The man, who has not been named, has been accused of offloading the passengers at the side of the road at 2am on a Monday morning after they objected to his demand that they stop speaking in Irish Gaelic. Enforcement officers from Glasgow City Council are now looking in to a formal complaint against the driver, who works for Hampden Cabs.
A city spokesman said: "A complaint regarding an alleged racist incident has been received and will be investigated in the appropriate manner by the council's taxi enforcement team."
Kathleen McAleer, 21, a mental health nurse, was one of four passengers in the car in the early hours of Monday, December 16. She was travelling with a friend and two first cousins from County Donegal from one house on the South Side to another.
The cousins, Joseph and Anthony Blair, 19 and 21, respectively are native speakers of Irish Gaelic.
Ms McAleer said: "My cousins were just talking to each other in Irish, which is their first language.
"The taxi driver turned around and said to them 'Stop speaking in that language'.
"We didn't really know how to take it. He said: 'When you are in Britain, it is English you speak.'
"I said to the driver 'Excuse me', shocked that somebody would say that to them."
I said: 'That is out of order'.
"He then said: 'If they want to speak in that language they can get out of my taxi.'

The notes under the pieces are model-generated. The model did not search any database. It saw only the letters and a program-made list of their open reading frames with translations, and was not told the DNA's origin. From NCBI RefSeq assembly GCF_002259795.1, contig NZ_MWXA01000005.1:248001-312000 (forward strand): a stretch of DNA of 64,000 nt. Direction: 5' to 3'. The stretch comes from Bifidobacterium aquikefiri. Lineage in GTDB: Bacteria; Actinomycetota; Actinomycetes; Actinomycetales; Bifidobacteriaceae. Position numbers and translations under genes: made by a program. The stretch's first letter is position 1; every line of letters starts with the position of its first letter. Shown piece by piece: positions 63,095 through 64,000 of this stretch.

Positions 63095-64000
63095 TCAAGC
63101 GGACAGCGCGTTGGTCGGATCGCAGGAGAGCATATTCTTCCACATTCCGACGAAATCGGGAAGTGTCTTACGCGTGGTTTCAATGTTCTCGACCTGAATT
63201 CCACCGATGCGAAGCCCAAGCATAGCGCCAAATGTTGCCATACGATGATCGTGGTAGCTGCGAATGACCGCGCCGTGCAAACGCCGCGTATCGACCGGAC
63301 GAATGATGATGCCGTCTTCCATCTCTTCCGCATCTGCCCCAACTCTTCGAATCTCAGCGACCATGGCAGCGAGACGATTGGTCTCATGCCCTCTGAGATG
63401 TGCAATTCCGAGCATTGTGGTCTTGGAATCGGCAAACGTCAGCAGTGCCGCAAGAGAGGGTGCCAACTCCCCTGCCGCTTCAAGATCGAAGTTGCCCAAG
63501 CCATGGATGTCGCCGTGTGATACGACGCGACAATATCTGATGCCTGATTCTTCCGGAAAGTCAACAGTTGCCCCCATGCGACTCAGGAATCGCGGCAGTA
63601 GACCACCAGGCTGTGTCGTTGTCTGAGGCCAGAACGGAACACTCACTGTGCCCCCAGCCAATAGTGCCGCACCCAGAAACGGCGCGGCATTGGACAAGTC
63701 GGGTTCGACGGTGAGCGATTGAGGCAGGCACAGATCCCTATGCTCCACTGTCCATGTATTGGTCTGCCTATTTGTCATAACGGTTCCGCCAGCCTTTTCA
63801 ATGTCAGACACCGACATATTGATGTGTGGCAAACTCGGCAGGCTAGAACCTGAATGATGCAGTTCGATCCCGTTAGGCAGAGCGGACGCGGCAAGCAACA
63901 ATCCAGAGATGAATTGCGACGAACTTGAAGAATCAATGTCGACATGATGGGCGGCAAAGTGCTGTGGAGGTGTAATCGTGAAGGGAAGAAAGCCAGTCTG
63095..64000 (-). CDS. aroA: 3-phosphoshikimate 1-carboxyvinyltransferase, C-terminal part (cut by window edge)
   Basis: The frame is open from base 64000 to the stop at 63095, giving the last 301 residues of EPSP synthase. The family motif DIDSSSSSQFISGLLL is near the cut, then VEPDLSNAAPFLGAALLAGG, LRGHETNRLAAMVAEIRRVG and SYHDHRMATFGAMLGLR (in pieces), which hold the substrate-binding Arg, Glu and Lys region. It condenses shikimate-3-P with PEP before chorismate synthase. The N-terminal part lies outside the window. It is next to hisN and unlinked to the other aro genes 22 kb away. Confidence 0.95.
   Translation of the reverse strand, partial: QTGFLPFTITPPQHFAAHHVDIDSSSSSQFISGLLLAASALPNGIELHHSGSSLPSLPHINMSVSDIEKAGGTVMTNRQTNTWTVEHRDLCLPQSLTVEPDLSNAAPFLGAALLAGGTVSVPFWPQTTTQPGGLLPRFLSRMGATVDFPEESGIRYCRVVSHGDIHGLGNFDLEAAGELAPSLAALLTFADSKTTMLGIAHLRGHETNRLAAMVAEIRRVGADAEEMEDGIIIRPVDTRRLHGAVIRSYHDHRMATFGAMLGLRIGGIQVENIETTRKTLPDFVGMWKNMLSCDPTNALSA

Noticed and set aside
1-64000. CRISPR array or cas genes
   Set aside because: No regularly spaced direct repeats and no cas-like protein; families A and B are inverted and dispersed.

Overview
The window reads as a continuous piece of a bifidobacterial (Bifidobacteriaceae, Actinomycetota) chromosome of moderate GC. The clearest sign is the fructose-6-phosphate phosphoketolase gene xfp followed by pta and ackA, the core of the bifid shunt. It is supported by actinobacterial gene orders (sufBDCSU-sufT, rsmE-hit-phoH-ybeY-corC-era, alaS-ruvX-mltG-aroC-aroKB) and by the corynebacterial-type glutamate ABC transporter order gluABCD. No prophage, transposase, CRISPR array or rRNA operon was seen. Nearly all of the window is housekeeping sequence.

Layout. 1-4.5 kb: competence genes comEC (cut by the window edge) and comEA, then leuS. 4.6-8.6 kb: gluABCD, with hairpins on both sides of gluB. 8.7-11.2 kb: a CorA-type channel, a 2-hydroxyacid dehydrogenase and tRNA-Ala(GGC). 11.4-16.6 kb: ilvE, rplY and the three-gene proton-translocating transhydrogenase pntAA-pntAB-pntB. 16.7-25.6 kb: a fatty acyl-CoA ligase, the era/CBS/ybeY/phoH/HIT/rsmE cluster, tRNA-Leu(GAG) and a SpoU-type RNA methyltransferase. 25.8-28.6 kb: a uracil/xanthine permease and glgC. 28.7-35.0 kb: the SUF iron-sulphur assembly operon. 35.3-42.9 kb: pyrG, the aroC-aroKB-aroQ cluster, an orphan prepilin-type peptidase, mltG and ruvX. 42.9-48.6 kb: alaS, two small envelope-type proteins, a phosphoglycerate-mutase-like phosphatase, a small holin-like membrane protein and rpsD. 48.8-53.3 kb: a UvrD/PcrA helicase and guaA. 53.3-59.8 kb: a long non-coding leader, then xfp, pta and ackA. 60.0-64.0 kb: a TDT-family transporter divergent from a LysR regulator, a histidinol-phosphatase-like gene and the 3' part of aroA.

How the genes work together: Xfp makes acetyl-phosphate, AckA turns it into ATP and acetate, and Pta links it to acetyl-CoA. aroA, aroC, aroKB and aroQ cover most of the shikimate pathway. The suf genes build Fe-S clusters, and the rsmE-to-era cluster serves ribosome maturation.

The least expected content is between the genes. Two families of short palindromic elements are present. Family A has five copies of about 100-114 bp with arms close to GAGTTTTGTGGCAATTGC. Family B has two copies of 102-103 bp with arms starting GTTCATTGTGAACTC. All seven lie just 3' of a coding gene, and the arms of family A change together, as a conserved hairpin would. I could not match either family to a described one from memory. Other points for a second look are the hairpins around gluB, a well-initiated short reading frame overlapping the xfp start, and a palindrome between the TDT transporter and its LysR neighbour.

So we got out and said we wouldn't pay."
Ms McAleer reported the matter to both Hampden Cabs and the city council.
The Evening Times asked Hampden Cabs to comment on the complaint.
Initially the company's Paul Muir insisted the incident related to what he called drunken passengers who had been at a city concert the previous day who had allegedly intimidated an elderly driver and been asked to leave the car.
However, after being told Ms McAleer was reporting an incident a day before the concert, he said he would not comment.
But before doing so he said: "I couldn't imagine four people coming over from Donegal and going to a party in Britain and not being drunk"."
He then laughed.
Private hire and taxi drivers must prove they are a "fit and proper person" to hold a licence from the city's licensing committee.
Investigations are carried out by the city council's enforcement team with any findings passed on to the committee for a hearing, should one be deemed necessary.